Bilbo watched him turning it over in his hands.  "What's troubling you?"

"It's hard to explain, really.  I know I said I'd be coming with you to the Havens, but now I may not be coming, at least not yet."

Bilbo seemed to slump in his chair a little.  "Not come?  Why not?"

"Well, there's someone I want to spend more time with.... Do you remember Lily Gamwich?"

Bilbo eyes took on a faraway look.  "Gamwich?  Relative of Sam's?"

"No, no.  Just before I came to live with you I met Lily and she lived in Bywater for a time.  I think you met her once or twice."

"Oh, but maybe I do recall.  There was a young friend you went to visit, or visited you.  Her name was Lily?  I thought her name was Lilac."

"It was Lily.  I've met her again recently.... well, last year.  We were good friends when we were younger and last year we spent a bit of time together, and, well, now I don't feel ready to leave anymore.  Not yet.  She seems to know me well.  When I saw her last, she wanted me to stay.  Whenever Gandalf talks to me about leaving, I remember her, and I feel quite torn.  I don't want to lose you, but if I stay, that's what will happen.  I don't know what to do."

He dared to look up at Bilbo slowly; he'd been studying the cup while speaking.  This subject was one brought up between them so rarely it was probably the only one Frodo was unsure how he would react to.  There simply hadn't been the need to discuss it before.  Now, Frodo saw something he was surprised at: a wide smile.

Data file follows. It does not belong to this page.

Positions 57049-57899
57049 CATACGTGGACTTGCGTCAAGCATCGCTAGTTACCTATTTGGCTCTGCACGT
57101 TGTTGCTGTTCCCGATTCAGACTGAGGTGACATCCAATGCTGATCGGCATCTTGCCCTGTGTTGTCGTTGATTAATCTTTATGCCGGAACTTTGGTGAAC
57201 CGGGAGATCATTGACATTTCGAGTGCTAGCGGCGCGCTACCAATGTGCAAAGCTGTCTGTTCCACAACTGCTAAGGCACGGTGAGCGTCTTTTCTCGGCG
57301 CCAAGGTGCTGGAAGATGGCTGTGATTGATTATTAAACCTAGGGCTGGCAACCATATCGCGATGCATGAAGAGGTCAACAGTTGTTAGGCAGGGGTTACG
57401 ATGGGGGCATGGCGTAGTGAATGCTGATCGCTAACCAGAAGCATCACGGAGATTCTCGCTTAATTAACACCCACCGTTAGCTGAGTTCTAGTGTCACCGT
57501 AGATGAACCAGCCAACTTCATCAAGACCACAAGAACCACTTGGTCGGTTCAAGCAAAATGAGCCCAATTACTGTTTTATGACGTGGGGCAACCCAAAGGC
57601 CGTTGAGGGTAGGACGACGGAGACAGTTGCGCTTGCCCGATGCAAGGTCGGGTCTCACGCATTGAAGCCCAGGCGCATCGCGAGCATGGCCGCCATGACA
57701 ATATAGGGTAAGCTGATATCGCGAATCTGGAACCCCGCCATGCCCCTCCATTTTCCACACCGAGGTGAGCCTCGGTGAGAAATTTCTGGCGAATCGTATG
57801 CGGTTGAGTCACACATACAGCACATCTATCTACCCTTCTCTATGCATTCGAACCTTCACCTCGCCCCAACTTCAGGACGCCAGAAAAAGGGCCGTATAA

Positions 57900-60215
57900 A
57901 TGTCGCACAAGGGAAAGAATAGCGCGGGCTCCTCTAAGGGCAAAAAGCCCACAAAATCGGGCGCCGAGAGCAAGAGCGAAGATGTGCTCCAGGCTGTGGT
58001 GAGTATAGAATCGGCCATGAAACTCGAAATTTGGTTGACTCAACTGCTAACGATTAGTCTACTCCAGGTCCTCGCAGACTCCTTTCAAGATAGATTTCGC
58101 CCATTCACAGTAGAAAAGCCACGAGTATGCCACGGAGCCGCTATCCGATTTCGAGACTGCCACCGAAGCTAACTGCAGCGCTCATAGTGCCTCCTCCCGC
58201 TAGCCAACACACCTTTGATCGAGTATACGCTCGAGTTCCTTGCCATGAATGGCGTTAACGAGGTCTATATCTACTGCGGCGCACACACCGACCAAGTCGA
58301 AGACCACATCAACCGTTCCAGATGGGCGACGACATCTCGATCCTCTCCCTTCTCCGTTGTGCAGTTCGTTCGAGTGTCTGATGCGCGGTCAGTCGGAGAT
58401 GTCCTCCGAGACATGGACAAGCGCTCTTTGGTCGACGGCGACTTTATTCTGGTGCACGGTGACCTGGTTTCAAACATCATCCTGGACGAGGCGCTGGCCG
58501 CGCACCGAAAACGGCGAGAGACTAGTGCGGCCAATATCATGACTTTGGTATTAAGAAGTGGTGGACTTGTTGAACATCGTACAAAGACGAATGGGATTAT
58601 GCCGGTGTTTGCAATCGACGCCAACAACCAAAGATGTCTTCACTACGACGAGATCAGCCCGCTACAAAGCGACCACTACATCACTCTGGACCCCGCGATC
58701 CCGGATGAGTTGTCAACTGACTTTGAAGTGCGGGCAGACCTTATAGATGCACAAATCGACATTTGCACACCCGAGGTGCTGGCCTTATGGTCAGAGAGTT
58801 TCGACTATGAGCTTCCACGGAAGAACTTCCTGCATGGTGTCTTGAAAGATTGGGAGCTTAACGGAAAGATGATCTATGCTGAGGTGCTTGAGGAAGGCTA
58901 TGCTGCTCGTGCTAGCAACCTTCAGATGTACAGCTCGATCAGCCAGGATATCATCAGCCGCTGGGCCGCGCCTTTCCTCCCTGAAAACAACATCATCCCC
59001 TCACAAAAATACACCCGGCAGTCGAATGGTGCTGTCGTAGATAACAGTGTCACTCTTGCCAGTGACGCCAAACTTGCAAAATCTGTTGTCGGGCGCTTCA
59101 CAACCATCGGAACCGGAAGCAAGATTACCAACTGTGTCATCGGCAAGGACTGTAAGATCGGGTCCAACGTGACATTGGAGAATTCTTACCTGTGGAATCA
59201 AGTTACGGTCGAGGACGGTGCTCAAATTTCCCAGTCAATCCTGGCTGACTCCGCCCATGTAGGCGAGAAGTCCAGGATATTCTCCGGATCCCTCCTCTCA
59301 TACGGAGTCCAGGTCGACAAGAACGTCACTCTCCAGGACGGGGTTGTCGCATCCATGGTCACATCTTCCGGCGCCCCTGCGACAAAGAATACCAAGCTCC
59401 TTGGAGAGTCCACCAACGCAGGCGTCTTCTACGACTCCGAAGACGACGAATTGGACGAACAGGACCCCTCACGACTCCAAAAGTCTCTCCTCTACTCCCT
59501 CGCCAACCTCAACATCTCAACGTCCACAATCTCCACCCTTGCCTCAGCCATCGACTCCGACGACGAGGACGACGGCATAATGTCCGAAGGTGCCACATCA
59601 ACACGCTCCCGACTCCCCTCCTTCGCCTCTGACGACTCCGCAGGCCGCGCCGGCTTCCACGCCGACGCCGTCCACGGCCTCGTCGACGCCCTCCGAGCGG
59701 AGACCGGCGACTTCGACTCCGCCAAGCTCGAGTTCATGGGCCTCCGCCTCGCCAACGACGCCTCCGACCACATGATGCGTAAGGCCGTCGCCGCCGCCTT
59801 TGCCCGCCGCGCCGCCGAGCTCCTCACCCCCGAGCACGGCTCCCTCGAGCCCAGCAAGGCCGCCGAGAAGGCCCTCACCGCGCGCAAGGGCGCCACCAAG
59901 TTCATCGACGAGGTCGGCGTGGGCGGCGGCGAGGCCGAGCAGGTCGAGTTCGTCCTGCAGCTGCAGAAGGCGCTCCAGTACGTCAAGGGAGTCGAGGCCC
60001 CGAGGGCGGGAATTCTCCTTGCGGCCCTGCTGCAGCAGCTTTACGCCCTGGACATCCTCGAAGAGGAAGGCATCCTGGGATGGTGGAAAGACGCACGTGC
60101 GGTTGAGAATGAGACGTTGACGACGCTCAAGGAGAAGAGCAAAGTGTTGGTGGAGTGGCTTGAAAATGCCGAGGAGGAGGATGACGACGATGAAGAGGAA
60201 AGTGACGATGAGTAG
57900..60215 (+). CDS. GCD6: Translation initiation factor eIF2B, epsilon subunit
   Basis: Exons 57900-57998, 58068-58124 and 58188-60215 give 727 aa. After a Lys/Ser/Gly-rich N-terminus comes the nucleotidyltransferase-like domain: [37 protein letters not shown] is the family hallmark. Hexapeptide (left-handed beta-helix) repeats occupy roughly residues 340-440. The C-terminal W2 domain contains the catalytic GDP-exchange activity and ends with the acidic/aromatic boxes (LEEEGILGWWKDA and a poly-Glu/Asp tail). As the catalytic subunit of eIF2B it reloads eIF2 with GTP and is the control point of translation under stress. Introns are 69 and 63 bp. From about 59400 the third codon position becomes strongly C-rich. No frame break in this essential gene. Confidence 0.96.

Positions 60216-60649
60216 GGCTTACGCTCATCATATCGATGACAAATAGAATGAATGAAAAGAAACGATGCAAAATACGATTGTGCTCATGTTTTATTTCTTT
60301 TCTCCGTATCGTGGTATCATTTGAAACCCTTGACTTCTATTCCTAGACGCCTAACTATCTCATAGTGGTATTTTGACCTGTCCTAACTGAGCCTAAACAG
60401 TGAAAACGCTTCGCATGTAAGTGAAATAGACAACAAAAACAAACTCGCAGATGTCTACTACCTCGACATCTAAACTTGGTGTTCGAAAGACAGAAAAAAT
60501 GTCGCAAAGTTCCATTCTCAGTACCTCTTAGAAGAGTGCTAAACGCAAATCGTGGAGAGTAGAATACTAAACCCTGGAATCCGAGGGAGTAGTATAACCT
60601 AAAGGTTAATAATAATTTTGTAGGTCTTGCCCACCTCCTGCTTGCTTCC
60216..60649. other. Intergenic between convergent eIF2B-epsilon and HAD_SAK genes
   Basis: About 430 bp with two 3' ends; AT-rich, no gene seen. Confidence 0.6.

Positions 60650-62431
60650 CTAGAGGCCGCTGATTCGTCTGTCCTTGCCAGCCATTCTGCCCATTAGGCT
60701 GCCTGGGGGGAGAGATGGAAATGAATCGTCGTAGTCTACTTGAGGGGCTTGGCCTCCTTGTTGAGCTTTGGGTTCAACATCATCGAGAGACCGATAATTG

"Frodo, don't distress yourself over me.  I have all the Elves round me anyone could want.  None of them look like you of course but they do make for wonderful company.  Of course I shall miss you, but haven't I been here for an age, not Bag End?  I never thought I'd see the day when you finally decided to think about yourself.  Do you think you owe anybody anything?  Why no!  Except yourself."  Bilbo leaned closer, his eyes bright.  "You already know that my time here is at an end... I'm older than the Old Took!  But you, if you have a reason to stay, then don't come just to watch over me.  I'm quite sure that would become boring."

Frodo sat back.  "Boring!  Bilbo!  How I ever become bored with you!  I know we've been apart for some time, but this is different.  I have no idea when I'll see you again.  I've known you're in Rivendell; I could still get news about you.  With you across the Sea, we won't be able to hear about each other.  It will feel..... much more like I'm alone."

"Frodo, my dear Hobbit!"  Bilbo stood slowly and embraced him, then looked at him with a piercing gaze.  "Haven't you realised yet that everybody wants you to be happy?  I don't want you to live your life round me.  When I leave, you'll have friends and even a lady to keep you company.  It is my choice to go with the Elves.  My life is woven with theirs.  Yours is still in the Shire, for now.  If you have a reason to stay, then do so.  There is nothing else to be said."